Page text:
Protecting the Right to Enjoy Doping-Free Sport


World Rugby Confirms Rugby World Cup 2015 Anti-Doping Results

World Rugby announces results of anti-doping programmes

World Rugby announces results of anti-doping programmes

World Rugby has announced results of the anti-doping testing and education programme undertaken during Rugby World Cup 2015 in partnership with UK Anti-Doping (UKAD).

UK Anti-Doping (UKAD) was the official sample collection organisation for the Rugby World Cup and in total 468 samples were taken across all 20 participating teams. In a targeted and intelligence-led programme 200 in-competition samples were collected, whilst 268 samples were collected out-of-competition.

To date, no adverse analytical findings have been recorded.

All samples undertaken at the showcase tournament were analysed at the WADA-accredited laboratory at the Drug Control Centre, King’s College, London.

Tests included a mix of urine (317 samples collected) and blood (151) and World Rugby has taken the decision to store some samples for future re-analysis.

In 2013 World Rugby introduced an Athlete Biological Passport (ABP) programme and as a result of World Rugby increasing its targeted testing and education budget by nearly 30% in 2015, England 2015 was the first Rugby World Cup to include the (ABP) programme.

The tournament testing plan was built on World Rugby’s existing anti-doping programme which has seen over 1,300 blood and urine tests undertaken across the teams between January and September.

Rugby World Cup 2015 also featured rugby’s biggest-ever #KeepRugbyClean anti-doping education programme with more than 600 players and 500 team officials undertaking mandatory education prior to the start of the tournament, while the game’s top stars joined the global rugby family in supporting the #KeepRugbyClean day on 26 September, engaging a digital audience of millions.

UKAD Chief Executive, Nicole Sapstead said:

“UKAD was delighted to be part of such a prestigious event and provide an expert service to World Rugby and organisers of Rugby World Cup 2015.

“Ensuring that there is a robust and rigorous testing programme at a major event is an essential part to protecting the integrity of any sporting competition, and World Rugby worked hard to ensure that such a comprehensive anti-doping programme was in place.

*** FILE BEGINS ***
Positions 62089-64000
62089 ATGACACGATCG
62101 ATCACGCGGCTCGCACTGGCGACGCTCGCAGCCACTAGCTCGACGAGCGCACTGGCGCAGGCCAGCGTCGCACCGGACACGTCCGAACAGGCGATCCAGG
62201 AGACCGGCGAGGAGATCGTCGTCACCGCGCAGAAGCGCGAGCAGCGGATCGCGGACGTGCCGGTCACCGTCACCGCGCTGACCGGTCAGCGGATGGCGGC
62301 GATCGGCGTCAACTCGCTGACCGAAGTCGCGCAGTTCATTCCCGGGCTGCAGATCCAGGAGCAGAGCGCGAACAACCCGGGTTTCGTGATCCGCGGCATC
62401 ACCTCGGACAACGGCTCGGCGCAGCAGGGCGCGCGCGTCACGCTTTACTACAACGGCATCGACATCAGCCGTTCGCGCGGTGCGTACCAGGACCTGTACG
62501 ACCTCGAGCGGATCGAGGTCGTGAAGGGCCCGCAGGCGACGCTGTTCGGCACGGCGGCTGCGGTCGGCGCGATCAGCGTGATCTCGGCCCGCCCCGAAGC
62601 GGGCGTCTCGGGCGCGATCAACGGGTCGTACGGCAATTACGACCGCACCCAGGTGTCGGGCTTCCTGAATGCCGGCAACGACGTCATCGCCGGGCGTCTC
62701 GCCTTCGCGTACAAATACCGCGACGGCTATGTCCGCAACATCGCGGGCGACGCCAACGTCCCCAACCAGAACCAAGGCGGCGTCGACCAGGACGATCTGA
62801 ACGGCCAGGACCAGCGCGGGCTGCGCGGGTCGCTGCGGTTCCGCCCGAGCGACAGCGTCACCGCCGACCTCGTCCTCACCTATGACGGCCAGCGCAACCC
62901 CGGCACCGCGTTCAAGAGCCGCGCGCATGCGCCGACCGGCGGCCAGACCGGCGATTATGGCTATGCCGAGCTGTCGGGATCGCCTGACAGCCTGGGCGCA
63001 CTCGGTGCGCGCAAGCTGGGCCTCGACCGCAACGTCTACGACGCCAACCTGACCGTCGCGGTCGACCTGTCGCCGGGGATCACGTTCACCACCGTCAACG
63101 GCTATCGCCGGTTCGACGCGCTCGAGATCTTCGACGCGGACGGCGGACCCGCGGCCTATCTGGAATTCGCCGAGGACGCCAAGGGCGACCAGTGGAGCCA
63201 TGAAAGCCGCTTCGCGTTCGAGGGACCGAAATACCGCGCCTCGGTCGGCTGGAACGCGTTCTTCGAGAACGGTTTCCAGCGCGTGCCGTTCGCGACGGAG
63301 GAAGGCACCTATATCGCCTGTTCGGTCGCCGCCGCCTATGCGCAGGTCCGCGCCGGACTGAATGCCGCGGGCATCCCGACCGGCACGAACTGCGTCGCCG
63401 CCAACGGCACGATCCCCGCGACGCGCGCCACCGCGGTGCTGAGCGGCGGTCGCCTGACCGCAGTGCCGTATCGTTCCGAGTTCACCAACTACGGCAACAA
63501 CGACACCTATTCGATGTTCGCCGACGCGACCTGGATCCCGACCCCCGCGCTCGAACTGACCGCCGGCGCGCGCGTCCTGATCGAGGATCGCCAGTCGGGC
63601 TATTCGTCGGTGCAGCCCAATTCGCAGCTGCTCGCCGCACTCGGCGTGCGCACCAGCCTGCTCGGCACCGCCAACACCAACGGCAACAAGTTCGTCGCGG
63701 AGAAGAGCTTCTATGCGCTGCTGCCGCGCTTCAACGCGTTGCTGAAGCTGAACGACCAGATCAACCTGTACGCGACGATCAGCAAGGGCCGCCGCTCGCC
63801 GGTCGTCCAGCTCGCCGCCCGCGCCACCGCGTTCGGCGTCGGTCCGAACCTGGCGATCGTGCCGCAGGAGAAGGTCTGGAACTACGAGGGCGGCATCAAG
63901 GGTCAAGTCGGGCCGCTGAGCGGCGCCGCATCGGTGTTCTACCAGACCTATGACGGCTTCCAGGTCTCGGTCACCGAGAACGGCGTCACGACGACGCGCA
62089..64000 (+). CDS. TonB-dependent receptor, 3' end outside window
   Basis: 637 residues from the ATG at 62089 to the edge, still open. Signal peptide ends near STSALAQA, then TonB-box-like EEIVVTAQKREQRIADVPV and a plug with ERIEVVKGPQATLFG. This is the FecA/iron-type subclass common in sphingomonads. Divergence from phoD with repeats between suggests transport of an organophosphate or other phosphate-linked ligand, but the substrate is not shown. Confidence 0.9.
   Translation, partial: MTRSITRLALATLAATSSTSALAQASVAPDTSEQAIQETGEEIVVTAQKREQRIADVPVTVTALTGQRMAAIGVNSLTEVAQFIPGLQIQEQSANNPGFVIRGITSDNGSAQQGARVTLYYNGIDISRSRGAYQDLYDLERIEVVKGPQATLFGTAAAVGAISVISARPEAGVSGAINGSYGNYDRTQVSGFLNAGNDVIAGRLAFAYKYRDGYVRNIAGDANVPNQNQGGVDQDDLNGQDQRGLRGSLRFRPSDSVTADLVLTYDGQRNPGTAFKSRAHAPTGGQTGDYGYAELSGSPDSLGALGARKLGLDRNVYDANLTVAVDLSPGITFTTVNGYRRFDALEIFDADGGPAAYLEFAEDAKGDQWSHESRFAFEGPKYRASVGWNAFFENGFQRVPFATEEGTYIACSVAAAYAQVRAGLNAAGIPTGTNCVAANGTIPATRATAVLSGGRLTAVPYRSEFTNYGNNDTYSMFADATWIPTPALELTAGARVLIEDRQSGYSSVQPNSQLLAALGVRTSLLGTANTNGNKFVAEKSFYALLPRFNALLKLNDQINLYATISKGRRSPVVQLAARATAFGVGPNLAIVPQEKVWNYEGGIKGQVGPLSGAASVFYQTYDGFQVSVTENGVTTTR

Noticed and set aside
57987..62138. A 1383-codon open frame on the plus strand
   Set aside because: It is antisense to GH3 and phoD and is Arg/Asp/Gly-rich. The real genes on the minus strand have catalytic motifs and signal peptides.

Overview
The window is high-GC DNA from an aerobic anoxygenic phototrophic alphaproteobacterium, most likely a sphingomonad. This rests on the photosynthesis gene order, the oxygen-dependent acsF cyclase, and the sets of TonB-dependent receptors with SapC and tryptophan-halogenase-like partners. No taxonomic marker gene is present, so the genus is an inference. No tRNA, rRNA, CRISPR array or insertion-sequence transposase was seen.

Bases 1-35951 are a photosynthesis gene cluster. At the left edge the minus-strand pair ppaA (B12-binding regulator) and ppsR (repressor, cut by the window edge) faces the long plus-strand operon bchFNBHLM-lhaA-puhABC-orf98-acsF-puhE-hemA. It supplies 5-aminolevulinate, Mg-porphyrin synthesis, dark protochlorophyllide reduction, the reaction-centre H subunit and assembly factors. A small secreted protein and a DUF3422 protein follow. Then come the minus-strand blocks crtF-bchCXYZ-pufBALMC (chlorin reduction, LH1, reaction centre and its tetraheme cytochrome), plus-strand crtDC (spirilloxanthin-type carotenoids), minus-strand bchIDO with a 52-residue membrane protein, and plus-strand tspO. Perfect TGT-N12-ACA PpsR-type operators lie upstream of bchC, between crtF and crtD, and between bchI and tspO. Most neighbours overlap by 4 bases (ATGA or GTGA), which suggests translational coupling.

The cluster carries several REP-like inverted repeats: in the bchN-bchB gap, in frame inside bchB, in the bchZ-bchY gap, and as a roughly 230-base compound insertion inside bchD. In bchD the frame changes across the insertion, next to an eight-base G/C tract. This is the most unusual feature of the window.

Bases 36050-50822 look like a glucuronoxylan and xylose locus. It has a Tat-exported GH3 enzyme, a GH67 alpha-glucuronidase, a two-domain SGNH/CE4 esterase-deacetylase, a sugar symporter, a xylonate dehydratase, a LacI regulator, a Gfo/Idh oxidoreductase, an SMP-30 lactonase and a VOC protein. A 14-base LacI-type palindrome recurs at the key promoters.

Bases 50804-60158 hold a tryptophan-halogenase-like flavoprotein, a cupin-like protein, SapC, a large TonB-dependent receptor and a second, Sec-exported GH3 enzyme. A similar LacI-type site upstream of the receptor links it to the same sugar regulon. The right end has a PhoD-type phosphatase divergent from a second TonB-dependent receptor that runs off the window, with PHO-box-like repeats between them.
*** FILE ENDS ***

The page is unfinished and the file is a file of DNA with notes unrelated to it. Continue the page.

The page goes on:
“World Rugby should be congratulated on their successful Keep Rugby Clean campaign. Anti-doping education is a vital tool in protecting clean sport. It is a key tool in preventing doping as it helps players to make the right choices so they do not risk their careers or their health.”

World Rugby Chairman Bernard Lapasset said:

“Doping is a major threat to the integrity of sport and World Rugby is committed to a prevention programme of targeted testing and global education to ensure that players at all levels understand the performance and health importance of maintaining a level playing field for all.

“Our Rugby World Cup 2015 programme was based on intelligence-led testing and reflects our commitment to ensure that we are ahead of the curve in this area. While there were no adverse findings before, or during, Rugby World Cup 2015 that doesn’t mean we can become complacent as to the risks. That is why we have increased our budget in this important area and committed to storing samples for potential further analysis.

“As our showcase tournament, Rugby World Cup 2015 provided a global platform to reach, engage and educate the global rugby family at all levels as well as wider society. Collectively, we must continue to drive the education agenda and protect clean players. I would like to thank everyone who took part and supported this important programme.”